CBASP represents a highly structured integrative treatment for chronic depression. It did modestly better than NSP in which therapists were prohibited from engaging in any technical intervention. In the end, the longer-term rates of recovery for CBASP were also modest at about 21.8%. On the one hand, chronic depression is notoriously difficult to treat with psychotherapy or medications, so perhaps CBASP will provide relief for some. On the other hand, an average 21.8% recovery rate for CBASP was modest. CBASP was slightly better than providing active listening and empathy alone.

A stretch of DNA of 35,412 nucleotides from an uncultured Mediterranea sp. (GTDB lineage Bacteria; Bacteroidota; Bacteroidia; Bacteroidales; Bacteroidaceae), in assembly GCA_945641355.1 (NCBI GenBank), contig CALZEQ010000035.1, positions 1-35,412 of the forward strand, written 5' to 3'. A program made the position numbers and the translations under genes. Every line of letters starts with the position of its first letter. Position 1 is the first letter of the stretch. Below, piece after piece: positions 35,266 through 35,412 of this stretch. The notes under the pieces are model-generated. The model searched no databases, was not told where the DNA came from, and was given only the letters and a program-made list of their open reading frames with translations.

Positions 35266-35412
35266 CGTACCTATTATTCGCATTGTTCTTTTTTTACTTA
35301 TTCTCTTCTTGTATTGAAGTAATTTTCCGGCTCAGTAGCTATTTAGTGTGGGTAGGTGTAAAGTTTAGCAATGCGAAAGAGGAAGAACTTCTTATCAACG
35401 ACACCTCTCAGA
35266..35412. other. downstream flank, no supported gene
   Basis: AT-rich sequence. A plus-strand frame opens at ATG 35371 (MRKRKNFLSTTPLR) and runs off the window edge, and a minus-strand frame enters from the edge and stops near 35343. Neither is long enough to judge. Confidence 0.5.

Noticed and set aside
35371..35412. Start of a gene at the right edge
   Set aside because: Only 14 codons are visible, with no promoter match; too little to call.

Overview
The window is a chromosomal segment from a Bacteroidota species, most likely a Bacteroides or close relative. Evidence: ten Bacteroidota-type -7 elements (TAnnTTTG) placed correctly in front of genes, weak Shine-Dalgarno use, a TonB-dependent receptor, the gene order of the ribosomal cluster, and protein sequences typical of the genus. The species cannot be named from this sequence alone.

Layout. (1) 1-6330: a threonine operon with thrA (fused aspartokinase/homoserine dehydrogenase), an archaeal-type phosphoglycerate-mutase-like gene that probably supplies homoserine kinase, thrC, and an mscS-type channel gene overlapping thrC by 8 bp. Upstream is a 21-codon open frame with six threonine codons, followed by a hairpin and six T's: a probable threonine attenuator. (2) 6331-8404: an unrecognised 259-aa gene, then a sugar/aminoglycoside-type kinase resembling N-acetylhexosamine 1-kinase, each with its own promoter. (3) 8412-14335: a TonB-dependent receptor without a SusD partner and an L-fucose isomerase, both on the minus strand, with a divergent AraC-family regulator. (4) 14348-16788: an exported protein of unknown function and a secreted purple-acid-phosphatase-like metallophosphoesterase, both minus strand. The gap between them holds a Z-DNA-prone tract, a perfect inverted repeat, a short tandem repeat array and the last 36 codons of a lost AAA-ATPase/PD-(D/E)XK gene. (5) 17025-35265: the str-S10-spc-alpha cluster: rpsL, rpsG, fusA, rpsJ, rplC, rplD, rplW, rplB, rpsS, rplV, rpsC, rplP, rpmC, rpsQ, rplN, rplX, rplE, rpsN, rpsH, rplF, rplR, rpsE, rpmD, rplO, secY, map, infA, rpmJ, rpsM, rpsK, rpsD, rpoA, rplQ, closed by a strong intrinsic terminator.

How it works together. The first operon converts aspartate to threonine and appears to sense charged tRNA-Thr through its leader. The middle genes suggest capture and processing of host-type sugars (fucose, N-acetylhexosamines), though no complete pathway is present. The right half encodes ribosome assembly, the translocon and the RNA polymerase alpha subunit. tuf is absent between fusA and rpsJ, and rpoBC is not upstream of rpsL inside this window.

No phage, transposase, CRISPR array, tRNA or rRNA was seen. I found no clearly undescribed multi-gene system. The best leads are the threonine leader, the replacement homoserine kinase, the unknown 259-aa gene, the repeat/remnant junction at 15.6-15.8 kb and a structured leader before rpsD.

Therapist Racial Microaggression and the Therapeutic Alliance
Owen, J., Tao, K. W., Imel, Z. E., Wampold, B. E., & Rodolfa, E. (2014). Addressing racial and ethnic microaggressions in therapy. Professional Psychology: Research and Practice, 45(4), 283–290.